Gender Stereotypes Upheld by Greek Recruitment

Recruitment for fraternities and sororities at Case Western Reserve University have very different rules, practices and focuses. Sororities go through what is called “Formal Recruitment,” where women must sign up to participate in a four day “mutual selection” process. This entails a very detailed list of policies and regulations that must be studied and is strictly enforced. Fraternity recruitment encompasses a three-week period in which men get the chance to get to know one another and determine which chapter they believe will be the best fit for themselves. This decision is based on events they choose to attend, which are hosted by the various chapters.

The difference in recruitment procedures between men and women can be noticed immediately upon visiting the Greek Life website and reading descriptions of each. The first paragraph describing fraternity recruitment includes the excitement of making new friends and eating a lot of good food while the first paragraph of sorority recruitment explains when recruitment takes place and why spring recruitment is necessary to allow for an adjustment to college life.

First of all, why do women need the time to adjust to college and men don’t? Second, recruitment at CWRU takes pride in the fact that it is “values based,” meaning it is focused on attracting members whose values are aligned with those existing in the organization. But what about eating a lot of “good food” has to do with being “values based,” especially when sororities are forced to follow strict guidelines on what food they’re even allowed to serve? Third, why does the sorority recruitment page include nothing about the excitement of joining a chapter but includes a seven-page policy and procedure document, a bill of rights and new member responsibilities document? And the argument can go both ways: Why are these documents not included for fraternity recruitment, which instead focuses on a “relaxed setting” and a “feeling of belonging”?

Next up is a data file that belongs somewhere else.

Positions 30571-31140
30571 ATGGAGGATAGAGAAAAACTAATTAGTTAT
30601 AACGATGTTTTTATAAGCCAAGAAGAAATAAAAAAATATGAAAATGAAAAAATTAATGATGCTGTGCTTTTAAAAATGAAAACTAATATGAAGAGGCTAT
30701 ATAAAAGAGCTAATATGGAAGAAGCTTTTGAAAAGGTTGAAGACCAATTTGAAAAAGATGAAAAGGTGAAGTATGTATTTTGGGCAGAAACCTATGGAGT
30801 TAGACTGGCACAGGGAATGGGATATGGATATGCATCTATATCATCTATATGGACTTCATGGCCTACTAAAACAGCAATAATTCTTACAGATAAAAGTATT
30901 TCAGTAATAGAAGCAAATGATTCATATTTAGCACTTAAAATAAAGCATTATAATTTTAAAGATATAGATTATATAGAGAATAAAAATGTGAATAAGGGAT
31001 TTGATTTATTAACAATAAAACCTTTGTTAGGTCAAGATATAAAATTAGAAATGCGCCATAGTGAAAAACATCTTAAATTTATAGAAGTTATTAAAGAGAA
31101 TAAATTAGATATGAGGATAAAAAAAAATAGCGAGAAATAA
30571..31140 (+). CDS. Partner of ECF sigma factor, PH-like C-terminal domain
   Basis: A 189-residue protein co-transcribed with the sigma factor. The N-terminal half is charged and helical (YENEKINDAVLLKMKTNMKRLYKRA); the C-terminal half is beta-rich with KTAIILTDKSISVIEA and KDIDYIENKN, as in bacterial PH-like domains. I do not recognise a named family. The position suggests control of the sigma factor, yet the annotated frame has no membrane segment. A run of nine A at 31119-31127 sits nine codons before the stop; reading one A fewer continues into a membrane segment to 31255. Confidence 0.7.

The majority of students going through recruitment are freshmen, with a limited number of sophomores and juniors participating. Immediately upon arrival, impressionable new students at CWRU experience the gender divide of recruitment firsthand. Women watch men go through fall recruitment where they have three weeks to “hang out,” pick and choose events to attend and participate in fun events that allow them to bond naturally and get a realistic feel for whether or not they would be a good fit. Men then watch women prepare for sorority recruitment, where there is a predetermined dress code, list of recommended questions to ask and preparatory workshops with the “do’s and don’ts” of recruitment.